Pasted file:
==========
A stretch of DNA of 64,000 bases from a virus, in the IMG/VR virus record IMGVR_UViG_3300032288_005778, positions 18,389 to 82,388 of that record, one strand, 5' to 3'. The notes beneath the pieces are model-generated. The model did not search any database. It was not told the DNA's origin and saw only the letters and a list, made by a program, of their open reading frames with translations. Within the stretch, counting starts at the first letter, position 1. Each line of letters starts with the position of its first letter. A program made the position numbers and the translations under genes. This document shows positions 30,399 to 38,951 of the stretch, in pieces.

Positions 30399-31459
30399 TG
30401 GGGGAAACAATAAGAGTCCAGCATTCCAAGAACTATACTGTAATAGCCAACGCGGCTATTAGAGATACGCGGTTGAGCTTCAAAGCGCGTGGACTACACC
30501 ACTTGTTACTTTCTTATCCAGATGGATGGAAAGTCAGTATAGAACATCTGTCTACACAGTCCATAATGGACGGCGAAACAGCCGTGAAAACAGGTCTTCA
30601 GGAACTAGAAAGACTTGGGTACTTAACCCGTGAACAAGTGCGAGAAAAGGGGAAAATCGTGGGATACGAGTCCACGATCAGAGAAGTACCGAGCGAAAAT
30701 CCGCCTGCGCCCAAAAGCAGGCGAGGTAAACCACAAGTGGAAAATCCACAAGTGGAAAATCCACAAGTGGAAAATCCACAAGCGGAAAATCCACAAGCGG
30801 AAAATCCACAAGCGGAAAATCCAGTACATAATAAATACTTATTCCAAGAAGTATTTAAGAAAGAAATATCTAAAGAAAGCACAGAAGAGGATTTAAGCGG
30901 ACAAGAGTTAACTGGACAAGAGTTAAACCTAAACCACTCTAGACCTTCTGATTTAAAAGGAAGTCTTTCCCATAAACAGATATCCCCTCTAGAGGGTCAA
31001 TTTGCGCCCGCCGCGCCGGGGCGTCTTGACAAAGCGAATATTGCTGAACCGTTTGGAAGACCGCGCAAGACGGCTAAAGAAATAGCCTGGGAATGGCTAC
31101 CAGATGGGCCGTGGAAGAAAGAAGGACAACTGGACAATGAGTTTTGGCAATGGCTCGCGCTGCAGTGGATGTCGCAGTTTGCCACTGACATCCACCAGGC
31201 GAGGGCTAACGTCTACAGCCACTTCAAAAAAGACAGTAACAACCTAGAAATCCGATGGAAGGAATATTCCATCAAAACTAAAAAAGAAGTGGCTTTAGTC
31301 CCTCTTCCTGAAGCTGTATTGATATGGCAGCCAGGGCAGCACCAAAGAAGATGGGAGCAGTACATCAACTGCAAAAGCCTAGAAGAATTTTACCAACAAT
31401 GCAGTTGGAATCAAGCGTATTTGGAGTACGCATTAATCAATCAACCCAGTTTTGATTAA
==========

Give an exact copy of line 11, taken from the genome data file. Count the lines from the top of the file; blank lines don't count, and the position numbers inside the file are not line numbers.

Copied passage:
31101 CAGATGGGCCGTGGAAGAAAGAAGGACAACTGGACAATGAGTTTTGGCAATGGCTCGCGCTGCAGTGGATGTCGCAGTTTGCCACTGACATCCACCAGGC